Do you remember how it felt to ride a bike for the first time? The training wheels. The wobbliness as you tried to travel in a straight line. Falling over and getting a bruise from the handlebars. It was all forgotten when you made that first solo ride down the driveway and either managed to stop by yourself or had someone waiting for you at the end. You did it.
Well, I felt the same exhilaration after teaching my first 60 minute yoga class. It’s a karma class meaning that the yoga is offered for free, for the good of the community and, in this case, all taught by the Eastside Yoga shala students. Those that attended could leave a donation for Street Help, a group that assists the homeless in Windsor. Leading a practice was something that I didn’t think about too much before I started teacher training. I was really out to deepen my interest in yoga. And then, suddenly it seemed, it was time to give it a try myself.
I was nervous, in a “butterflies-in-the-stomach-before-a-performance” kind of way. The adrenalin kick was invigorating. There were nine people taking the class and I knew them all. That made it easy (nice to be amongst friends) and hard (I would see them again! What if I bombed?) at the same time. I knew it was just my mind telling me stories. I’ve been in situations like this before and lived to see another day. I’m faced with challenges all the time when I practice veterinary medicine. What I experience on the mat or in teaching a class are similar to the skills that I use to approach a tough case. I think doing yoga has made me a healthier person and a better veterinarian.
So, I gave myself a moment to settle on my seat at the front before starting. I had the support of several colleagues from shala, either taking or assisting in this class. Opened the practice with some breath centering, moved onto a few rounds of Sun Salutations and standing poses, did balance and hip openers and then ended with some poses on the floor. I was a little worried that I’d made the sequence too short. When I ran through the flow at home, it was about an hour. When it came down to the real thing, it went a bit faster than I’d rehearsed. But if there was one thing that I’d gotten out of our practice teaching during yoga school, it was that “you fake it ’til you make it” and no one would be the wiser. Teaching this class kept me on my toes, that’s for sure.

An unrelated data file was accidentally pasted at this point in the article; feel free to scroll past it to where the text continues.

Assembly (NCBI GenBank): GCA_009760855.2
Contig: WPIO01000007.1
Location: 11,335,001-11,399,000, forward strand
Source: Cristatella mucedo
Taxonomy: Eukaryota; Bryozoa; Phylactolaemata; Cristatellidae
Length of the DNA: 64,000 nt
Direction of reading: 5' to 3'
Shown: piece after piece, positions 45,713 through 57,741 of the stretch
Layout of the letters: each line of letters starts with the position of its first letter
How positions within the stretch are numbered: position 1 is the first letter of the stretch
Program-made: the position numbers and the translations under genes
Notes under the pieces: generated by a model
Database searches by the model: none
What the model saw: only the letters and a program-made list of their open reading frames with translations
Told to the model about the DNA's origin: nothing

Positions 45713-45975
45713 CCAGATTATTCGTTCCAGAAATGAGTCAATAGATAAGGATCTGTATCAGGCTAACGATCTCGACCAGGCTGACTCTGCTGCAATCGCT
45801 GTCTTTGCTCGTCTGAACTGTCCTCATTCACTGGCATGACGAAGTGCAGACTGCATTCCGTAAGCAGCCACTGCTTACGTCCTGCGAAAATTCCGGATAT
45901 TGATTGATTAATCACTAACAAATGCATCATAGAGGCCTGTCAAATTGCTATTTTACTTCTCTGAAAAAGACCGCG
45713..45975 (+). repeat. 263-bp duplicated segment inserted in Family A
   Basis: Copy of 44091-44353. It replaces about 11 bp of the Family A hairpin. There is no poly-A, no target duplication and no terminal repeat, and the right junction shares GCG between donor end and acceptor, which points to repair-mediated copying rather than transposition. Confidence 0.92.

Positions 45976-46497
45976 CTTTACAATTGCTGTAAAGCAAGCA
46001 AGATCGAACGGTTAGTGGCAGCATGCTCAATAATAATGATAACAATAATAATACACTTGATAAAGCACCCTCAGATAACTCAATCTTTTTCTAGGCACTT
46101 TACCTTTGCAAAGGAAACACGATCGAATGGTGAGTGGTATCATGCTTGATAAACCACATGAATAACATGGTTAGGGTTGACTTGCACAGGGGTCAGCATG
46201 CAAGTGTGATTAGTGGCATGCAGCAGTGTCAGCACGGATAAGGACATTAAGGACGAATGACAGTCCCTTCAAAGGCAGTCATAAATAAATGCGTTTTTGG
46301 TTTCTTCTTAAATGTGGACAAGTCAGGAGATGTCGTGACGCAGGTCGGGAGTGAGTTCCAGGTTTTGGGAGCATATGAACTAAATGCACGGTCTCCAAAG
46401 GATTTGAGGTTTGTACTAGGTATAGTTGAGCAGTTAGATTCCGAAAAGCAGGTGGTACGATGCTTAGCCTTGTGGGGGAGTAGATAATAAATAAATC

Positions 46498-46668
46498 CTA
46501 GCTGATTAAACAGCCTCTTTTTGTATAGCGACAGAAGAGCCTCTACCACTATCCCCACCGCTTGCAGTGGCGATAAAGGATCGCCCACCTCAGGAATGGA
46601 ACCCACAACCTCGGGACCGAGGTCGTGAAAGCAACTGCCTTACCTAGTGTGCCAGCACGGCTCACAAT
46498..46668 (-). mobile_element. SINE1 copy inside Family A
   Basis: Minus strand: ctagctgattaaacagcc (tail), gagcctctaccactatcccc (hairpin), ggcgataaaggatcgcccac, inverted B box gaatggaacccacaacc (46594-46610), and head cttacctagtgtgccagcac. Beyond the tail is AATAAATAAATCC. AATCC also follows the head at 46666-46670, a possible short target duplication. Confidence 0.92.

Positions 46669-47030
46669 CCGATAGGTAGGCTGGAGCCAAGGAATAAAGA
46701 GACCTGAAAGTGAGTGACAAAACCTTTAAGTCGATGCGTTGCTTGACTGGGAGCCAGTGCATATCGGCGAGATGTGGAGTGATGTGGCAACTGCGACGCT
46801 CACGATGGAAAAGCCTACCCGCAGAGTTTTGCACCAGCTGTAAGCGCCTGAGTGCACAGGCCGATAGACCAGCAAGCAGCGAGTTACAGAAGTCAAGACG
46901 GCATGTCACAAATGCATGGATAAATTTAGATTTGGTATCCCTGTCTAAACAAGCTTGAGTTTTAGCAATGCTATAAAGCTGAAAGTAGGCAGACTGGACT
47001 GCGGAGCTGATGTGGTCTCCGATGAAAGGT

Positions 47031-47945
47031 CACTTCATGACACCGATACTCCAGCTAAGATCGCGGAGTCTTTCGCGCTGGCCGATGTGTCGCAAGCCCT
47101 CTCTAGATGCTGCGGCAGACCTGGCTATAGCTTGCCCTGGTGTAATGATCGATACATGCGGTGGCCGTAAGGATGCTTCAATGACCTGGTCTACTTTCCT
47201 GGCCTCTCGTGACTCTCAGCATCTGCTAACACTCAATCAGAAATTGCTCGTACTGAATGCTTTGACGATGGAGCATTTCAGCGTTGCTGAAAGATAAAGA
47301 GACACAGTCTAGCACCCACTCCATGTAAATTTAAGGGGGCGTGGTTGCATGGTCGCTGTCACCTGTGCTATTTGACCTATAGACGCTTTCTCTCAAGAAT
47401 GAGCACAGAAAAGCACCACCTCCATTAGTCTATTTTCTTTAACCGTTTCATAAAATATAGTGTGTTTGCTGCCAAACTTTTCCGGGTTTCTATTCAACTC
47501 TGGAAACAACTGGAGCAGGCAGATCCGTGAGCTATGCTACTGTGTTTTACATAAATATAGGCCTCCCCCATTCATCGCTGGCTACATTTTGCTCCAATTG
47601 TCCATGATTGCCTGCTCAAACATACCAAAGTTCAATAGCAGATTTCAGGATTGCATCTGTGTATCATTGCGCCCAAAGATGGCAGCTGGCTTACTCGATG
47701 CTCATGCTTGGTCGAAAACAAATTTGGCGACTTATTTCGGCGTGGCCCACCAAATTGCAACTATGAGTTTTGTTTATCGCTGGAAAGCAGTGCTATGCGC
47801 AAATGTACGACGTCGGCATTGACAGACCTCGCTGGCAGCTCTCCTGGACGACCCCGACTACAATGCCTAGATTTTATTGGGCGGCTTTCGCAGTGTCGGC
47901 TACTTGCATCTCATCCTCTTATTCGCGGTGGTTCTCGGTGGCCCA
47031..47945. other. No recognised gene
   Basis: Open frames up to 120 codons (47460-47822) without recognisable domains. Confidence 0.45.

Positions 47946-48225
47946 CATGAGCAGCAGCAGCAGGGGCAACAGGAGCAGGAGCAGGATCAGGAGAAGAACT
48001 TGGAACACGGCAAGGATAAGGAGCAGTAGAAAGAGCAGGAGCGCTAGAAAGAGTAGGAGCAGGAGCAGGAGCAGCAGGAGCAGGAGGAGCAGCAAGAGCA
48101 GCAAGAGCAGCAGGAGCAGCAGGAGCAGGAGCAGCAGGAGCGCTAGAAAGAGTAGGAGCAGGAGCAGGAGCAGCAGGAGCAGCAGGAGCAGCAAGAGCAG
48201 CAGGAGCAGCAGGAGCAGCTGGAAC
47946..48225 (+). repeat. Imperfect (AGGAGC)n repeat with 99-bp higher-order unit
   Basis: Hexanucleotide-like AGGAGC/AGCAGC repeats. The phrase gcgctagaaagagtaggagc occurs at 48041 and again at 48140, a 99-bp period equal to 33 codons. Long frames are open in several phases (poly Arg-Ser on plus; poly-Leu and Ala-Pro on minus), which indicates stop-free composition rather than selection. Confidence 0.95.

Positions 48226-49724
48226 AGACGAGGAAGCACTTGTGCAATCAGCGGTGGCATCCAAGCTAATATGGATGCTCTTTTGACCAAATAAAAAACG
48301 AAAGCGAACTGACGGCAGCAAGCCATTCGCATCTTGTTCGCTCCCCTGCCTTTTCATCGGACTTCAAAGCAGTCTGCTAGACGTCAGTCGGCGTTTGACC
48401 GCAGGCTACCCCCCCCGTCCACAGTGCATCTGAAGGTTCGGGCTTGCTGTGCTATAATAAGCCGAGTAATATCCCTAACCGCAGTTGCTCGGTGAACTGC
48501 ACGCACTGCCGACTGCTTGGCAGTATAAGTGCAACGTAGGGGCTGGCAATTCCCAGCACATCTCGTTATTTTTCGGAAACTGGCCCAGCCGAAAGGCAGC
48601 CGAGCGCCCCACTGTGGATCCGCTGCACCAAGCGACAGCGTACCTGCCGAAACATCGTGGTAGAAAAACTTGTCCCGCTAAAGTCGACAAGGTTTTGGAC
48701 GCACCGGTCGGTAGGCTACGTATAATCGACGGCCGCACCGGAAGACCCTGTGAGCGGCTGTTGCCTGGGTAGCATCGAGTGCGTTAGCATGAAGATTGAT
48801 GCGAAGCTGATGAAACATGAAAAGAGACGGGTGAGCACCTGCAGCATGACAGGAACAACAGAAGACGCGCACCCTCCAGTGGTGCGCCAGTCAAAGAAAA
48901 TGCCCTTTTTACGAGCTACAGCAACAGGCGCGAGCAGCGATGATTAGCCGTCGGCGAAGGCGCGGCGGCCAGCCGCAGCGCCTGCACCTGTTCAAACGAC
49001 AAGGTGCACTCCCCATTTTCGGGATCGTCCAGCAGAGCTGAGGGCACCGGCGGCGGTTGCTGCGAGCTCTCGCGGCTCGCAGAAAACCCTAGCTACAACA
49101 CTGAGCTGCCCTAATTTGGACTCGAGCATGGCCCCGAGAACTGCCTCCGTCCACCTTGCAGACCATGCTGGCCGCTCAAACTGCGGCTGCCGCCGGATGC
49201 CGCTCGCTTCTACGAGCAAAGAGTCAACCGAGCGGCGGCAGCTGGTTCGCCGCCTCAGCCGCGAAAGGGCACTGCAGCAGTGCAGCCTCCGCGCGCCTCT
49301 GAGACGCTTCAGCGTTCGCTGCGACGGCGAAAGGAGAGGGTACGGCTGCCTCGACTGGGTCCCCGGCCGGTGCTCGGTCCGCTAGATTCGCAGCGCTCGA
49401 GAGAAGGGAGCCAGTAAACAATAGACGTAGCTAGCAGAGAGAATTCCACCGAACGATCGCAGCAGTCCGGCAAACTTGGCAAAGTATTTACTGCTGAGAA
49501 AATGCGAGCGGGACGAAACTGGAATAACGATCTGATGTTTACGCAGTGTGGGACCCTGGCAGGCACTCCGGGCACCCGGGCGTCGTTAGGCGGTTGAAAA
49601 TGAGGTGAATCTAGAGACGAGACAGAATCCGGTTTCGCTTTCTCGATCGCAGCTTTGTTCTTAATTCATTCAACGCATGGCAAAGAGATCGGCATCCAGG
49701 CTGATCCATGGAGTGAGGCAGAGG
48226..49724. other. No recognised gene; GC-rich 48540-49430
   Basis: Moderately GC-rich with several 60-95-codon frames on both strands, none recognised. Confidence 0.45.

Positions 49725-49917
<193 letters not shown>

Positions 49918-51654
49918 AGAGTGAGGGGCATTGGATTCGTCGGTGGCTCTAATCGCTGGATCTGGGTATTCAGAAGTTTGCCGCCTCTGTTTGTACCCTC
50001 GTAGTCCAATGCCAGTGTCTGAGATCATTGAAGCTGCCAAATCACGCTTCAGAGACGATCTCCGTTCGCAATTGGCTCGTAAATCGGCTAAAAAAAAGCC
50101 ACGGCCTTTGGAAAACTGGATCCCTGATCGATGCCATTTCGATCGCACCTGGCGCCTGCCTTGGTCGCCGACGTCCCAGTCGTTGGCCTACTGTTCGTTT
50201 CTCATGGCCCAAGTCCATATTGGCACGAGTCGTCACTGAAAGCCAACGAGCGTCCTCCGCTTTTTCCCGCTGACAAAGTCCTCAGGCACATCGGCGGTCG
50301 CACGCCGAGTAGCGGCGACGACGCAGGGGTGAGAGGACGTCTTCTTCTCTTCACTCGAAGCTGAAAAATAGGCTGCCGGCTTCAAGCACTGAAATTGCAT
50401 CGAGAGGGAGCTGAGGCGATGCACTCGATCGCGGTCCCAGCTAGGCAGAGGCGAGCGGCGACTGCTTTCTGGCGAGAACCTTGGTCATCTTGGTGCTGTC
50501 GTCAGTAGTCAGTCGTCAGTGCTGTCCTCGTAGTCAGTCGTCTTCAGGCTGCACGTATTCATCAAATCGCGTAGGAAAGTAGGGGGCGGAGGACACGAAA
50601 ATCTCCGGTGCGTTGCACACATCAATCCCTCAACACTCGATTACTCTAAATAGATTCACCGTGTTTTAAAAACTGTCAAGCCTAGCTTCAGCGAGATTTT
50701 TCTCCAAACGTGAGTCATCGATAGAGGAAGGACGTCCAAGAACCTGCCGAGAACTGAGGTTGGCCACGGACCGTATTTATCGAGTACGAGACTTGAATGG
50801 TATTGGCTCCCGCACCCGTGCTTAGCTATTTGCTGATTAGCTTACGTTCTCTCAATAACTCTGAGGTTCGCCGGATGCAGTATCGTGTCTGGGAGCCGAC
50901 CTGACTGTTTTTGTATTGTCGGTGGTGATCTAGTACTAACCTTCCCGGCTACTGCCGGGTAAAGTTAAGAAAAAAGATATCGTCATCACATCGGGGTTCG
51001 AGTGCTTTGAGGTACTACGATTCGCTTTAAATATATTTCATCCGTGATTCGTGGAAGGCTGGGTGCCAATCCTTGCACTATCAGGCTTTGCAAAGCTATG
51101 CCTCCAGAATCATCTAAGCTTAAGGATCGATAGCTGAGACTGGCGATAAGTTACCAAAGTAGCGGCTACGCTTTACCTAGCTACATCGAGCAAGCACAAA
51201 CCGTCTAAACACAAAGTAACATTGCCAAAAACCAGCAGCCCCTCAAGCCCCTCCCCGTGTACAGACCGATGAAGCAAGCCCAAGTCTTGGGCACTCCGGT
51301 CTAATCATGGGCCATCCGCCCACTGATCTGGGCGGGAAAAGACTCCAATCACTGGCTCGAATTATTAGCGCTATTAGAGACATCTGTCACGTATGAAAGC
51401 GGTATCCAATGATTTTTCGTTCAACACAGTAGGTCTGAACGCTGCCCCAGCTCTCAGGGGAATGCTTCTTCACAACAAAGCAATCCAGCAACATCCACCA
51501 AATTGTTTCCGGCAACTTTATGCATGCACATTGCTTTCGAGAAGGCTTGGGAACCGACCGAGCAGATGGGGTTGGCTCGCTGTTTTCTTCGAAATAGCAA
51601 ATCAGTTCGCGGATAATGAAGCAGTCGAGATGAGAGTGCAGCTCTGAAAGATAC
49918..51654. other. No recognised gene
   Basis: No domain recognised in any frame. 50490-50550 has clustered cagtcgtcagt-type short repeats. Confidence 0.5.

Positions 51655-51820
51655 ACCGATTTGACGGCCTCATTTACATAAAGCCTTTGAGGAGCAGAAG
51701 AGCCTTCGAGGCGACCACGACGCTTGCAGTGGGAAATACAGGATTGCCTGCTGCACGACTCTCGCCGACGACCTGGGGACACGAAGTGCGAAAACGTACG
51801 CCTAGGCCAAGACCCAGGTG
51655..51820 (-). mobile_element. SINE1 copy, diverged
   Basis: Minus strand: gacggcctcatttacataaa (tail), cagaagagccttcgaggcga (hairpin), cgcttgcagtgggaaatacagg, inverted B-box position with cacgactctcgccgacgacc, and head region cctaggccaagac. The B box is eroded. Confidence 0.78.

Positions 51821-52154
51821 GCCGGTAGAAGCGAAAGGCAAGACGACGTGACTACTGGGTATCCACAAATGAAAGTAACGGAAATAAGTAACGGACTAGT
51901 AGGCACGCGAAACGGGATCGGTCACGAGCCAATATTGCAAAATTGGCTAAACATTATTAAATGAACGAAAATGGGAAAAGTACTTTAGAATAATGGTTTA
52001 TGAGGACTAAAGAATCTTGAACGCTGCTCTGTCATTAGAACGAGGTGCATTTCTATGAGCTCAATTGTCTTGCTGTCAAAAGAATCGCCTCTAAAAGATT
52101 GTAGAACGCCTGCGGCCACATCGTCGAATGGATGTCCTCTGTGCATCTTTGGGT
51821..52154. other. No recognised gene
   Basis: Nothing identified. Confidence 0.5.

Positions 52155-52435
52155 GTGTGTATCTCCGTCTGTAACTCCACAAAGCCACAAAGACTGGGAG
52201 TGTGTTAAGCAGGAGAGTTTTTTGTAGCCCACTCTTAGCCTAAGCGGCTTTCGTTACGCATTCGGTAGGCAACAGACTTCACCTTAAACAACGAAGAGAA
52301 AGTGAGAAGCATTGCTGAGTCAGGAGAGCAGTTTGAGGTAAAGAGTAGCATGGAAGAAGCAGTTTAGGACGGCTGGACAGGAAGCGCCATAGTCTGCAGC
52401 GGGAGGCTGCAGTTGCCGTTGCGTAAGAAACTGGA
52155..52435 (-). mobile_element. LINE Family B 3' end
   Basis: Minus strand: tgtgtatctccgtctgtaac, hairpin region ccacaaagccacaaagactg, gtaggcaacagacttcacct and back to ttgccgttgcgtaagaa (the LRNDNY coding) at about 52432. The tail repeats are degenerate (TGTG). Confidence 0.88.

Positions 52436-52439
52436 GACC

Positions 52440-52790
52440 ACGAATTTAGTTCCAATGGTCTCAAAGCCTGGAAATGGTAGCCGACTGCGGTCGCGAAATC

As a kid, you don’t think about all the people that were involved in helping you get going on those two wheels. As an adult, I’m thankful to all the teachers that have taught me in the last 2.5 years. I am an amalgamation of all of these influences. I’m grateful that I have the means, the family support and the time to pursue my passion for yoga.
It’s fun to celebrate this little success. After all, it’s my very first class at the studio. I’ll allow myself this little luxury for a short while. But then the phrase “you’re only as good as your last (fill-in-the-blank)” pops into my head. Already started leafing through Yoga Journal, reading books, watching some videos and gathering ideas for the class that I’m teaching next Sunday.